I get what you're saying about the strong building materials - people who have taken their traumas and hurts and transcended them to form something enriching, rather than allow it to haunt them.
    She was a closed-off person in many ways, open at other times; which made things difficult. She felt she knew everything already and so there's not much left to explore with that. So where she and I were concerned in the realm of intimacy, she had already been hurt in that arena, and still carried some wounds, so opening up and being vulnerable was definitely a no-go most of the time, instead, I was often met with criticism.

    Funny enough, she was actually the one who painted her damage as a doorway to her depth. In understand and understood our darkness reveals aspects of ourselves which further depth, but it wasn't a place to live in, but rather a place to visit. For her, it is a place to live most of the time, and she really enjoys that about herself. It's like she wouldn't allow herself to be happy fully. That had nothing with me projecting on to her. That was one huge aspect which i couldn't always connect to, because I couldn't understand the need to just go there to glean some sort of "meaning" from, even though I've faced my own darkness in life. But if she saw me write this, she would just say I didn't understand her or that I'm not as deep or intellectual.

  7. #36
    Platinum Member Wiseman2's Avatar
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    Neuroticism intrigues some people like an unsolvable puzzle. However, it does get boring when you have more satisfying pursuits.

  8. #37
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    Originally Posted by Wiseman2
    Neuroticism intrigues some people like an unsolvable puzzle. However, it does get boring when you have more satisfying pursuits.
    Do you mean this situation is making me neurotic and attempting to figure it out is the equivalent of an unsolvable puzzle, and if I had other satisfying pursuits I wouldn’t dwell so much?

    Or is my interpretation off?

  9. #38
    Platinum Member bluecastle's Avatar
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    Great post by Rose.

    I can't tell you the big why, and probably she can't either. All in all, though? Human beings like companionship, sex, and being validated for how they see themselves by other humans. They like being liked, even when—especially when?—they struggle to like themselves. Look at the fabric of most all relationships, across the healthy/unhealthy spectrum, and you'll find those ingredients. They were certainly there with you guys, at least for her, at least when you didn't push too hard on the wound, on seeing if she'd close it, since in doing that you stopped validating how she saw herself in favor for getting her to become the person she never was but who you desperately wanted her to become, to validate your own self-conception.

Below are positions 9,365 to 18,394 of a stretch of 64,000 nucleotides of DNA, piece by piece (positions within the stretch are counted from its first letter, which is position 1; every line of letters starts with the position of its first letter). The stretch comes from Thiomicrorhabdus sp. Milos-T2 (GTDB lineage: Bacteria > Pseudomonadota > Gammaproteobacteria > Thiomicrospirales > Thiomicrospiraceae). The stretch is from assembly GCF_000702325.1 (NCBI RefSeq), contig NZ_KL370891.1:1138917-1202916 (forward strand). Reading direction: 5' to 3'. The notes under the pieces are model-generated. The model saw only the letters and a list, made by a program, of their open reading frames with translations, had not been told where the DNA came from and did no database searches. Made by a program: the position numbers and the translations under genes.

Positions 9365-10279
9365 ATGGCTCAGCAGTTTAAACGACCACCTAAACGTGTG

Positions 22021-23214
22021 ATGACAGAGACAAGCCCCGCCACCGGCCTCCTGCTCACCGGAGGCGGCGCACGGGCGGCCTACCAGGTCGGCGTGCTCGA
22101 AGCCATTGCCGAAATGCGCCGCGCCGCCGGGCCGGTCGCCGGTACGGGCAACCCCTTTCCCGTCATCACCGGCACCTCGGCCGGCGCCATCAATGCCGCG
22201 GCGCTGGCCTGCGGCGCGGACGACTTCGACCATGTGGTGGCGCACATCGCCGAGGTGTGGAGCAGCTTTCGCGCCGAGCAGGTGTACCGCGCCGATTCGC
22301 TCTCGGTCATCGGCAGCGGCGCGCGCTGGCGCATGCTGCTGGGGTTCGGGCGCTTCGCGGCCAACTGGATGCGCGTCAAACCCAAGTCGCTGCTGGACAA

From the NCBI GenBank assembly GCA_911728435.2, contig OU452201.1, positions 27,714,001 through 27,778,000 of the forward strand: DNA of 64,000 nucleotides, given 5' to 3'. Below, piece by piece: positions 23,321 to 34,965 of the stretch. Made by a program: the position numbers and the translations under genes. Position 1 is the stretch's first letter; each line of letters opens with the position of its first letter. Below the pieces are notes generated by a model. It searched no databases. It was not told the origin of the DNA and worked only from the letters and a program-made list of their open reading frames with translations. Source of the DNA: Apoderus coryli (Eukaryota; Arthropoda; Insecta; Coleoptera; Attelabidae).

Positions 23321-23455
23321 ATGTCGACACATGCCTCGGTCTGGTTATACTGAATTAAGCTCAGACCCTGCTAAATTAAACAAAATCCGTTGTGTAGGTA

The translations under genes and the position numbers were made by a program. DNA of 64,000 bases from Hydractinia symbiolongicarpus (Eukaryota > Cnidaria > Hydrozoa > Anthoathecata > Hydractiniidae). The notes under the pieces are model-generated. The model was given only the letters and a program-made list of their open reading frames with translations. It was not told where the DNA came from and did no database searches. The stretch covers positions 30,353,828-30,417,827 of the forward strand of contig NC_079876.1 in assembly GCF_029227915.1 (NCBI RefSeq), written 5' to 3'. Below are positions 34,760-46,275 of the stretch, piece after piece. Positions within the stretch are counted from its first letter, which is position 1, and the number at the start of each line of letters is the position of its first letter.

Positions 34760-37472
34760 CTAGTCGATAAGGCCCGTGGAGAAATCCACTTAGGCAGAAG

Sometimes the big mystery is that it's not that mysterious, even while generating a swirl of intense feelings and attachments. One does not need to look far and wide, after all, to see examples of people in relationships and marriages that are constructed from thin, iffy fibers.

    Wiseman makes a great point above, about the place where this sort of thing can go from intriguing to boring—or, as the kids say, just kind of basic. Think about it like this: If you were writing here as someone really serious about surfing—easy grab for me, a surfer—you'd be describing a 1.5 year surf trip with someone who became petrified of water after one bad session that predated you. So rather than getting to actually do the wild and radical thing you love to do—surfing—all that energy is going into trying to "un-scare" someone. Yawn, no? The opposite of radical, after a while, or at least more of a simulacrum of it—one that invariably just magnified those preexisting fears.

    So in terms of building materials, it's pretty simple. If I'm going to surf with someone regularly it's going to be someone who is on my level, or just a hair more advanced, so I can level up alongside them. Reason is simple, not mysterious: it's just more fun and fulfilling that way. Keeps me growing, moving forward, rather than slipping back to a place I've already been. Same goes for romance, relationships. Someone who is down for the ride is going to offer much more than someone who is not.

  10. #39
    Platinum Member Wiseman2's Avatar
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    Figuring her out seems like a dog chasing it's tail. Frustrating and circular.

  11. #40
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    Originally Posted by Wiseman2
    Figuring her out seems like a dog chasing it's tail. Frustrating and circular.
    Might be true. But i don't know what to do with that. Because I'm still without the person I wanted and left sitting in the rubble.